I USUALLY find myself agreeing with Vic Barlow, but our views on Brexit diverge slightly.

Although we’re both Remainers, I strongly believe that the only way forward (apart from a no-deal exit, which the polls say most people don’t want) is through another referendum. 

Yes I would hope that the result might be different but even if the outcome were the same, at least people would have a better idea what they’re voting for.  

The 2016 referendum was a simple choice, in or out.  Did it tell us how we might leave and under what circumstances? No it didn’t.  

Did it tell us that the deal the UK government would spend two years hammering out with the EU would be rejected by parliament four times? No it didn’t.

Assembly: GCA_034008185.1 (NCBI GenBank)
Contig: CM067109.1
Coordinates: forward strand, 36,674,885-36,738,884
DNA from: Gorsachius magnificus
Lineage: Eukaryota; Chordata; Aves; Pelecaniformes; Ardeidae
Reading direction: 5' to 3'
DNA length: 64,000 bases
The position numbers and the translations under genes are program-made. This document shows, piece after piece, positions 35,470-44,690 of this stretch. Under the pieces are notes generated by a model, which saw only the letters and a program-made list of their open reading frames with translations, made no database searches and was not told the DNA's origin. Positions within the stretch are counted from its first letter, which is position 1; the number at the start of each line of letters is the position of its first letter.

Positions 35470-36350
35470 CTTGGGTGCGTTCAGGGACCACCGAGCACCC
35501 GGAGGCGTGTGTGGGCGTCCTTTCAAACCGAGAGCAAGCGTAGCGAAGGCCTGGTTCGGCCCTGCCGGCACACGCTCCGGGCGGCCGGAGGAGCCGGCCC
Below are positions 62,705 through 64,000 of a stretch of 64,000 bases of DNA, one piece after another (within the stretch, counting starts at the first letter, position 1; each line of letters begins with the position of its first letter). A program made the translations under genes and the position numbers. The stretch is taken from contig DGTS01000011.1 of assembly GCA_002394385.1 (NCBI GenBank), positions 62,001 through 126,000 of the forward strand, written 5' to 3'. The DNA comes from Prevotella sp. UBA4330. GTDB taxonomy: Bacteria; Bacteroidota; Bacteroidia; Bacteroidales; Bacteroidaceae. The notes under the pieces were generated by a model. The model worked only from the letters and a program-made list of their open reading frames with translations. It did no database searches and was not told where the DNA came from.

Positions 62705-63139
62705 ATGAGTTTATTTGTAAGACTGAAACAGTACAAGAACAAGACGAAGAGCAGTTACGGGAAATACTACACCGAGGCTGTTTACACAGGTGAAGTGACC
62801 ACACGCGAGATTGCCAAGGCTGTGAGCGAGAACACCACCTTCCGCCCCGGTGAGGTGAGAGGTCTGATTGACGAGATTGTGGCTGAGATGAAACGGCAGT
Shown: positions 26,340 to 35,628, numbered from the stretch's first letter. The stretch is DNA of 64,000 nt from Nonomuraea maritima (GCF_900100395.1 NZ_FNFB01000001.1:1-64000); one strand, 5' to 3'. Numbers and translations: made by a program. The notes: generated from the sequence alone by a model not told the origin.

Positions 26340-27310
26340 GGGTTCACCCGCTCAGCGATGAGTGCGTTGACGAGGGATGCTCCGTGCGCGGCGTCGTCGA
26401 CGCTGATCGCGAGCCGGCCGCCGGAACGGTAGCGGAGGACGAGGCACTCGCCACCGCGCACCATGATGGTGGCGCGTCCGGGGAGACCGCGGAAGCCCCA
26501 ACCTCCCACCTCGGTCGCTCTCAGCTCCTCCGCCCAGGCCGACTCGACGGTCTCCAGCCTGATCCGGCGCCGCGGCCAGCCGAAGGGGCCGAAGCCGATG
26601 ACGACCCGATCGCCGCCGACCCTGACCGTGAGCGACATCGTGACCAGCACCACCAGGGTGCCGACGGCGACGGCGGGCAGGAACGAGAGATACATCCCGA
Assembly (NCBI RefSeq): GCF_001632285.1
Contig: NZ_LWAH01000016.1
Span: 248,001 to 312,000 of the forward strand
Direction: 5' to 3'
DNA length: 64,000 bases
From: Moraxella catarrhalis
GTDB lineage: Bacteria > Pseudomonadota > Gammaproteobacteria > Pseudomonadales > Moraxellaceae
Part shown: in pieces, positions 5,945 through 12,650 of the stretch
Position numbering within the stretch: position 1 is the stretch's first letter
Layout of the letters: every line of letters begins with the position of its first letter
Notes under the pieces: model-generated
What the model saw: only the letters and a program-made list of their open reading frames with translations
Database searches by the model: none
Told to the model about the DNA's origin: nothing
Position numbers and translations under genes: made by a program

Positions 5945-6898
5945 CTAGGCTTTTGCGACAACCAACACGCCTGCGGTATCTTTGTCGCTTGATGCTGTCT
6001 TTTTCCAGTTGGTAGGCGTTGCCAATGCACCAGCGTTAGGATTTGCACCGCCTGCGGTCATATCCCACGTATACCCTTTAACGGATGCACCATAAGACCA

Did it forecast that, having rejected that proposal, parliament would have 13 goes at producing a deal of its own - and fail?  Did it hint that our politics would be in complete chaos for three years, trying to figure it out? No it didn’t. 

Assuming Boris Johnson is our next PM, (oh dear) what are the chances of him getting a different deal with the EU to the one that has taken so long to finalise? Close to zero.  

If it’s similar to Theresa May’s deal, parliament will reject it. 

If he wants to pursue a no-deal solution, parliament will reject that too.

If parliament is failing to decide the way forward, the only alternative is to let the electorate decide.

The Brexit deal on offer v Remain.

We have a general election every five years. Sometimes people change their minds after they’ve seen what the governing party has done, sometimes the governing party gets an increased vote.

What on earth is wrong with applying the same principle to Brexit?

Geoff Holman